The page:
After coronavirus cancellation, why won’t my tour operator refund my deposit?

By Christopher Elliott — Boston Globe correspondent, Updated April 1, 2020, 12:00 p.m.

Q. Last October, I booked a Pacific Northwest and California trip with Collette Tours. At that time, I paid $519, which included a $250 deposit and $269 for travel insurance. The tour is scheduled for May.

Then the coronavirus outbreak happened. Because of my age and health concerns, I decided to cancel the trip in early March. My deposit is supposed to be entirely refundable. I have called Collette several times to find out the status of my refund, which has not yet been credited to my card, and continue to get no positive results. I want the $250 deposit refunded. Can you help me?

PATRICIA FUJA, Naperville, Ill.

A. If your deposit is refundable, you should receive your $250 back quickly. The question is, how quickly?

You canceled in early March, which is when the rest of the world canceled its vacations. Collette Tours, like every other tour operator in the world, faced a catastrophic scenario. Everyone wanted their money back — now.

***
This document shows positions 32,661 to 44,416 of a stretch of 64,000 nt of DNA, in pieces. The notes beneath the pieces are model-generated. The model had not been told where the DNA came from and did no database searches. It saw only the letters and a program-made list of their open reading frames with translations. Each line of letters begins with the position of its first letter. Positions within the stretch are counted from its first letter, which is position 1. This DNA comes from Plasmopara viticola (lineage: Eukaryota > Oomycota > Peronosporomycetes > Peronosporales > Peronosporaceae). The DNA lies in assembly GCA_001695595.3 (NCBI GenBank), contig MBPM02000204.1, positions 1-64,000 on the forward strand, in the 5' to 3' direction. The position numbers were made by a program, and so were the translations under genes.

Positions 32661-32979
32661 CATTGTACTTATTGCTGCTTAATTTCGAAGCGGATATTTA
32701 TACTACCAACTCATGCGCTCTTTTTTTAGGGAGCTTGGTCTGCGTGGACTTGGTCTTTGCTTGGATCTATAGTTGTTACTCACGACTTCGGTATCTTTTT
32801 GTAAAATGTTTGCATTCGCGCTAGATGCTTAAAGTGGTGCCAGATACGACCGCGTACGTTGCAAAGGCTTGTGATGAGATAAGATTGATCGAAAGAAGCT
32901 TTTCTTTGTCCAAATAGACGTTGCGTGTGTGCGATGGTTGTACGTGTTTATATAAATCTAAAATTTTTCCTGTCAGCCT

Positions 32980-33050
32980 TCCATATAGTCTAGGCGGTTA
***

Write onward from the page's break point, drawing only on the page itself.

I think you should give any company a minimum of 30 days to process a refund under extraordinary circumstances like these. There really is no precedent for cancellations on this scale. It’s never happened before, not even after 9/11. I know because I wrote this same column after 9/11.

You’re lucky that you booked a tour with Collette. It’s one of a few tour operators issuing full money-back refunds, as opposed to travel vouchers, during the coronavirus outbreak. Some tour operators are returning money but charging fees to cover their losses, which they can do under their contract (which no one reads). But Collette is a straight shooter and didn’t do any of that.

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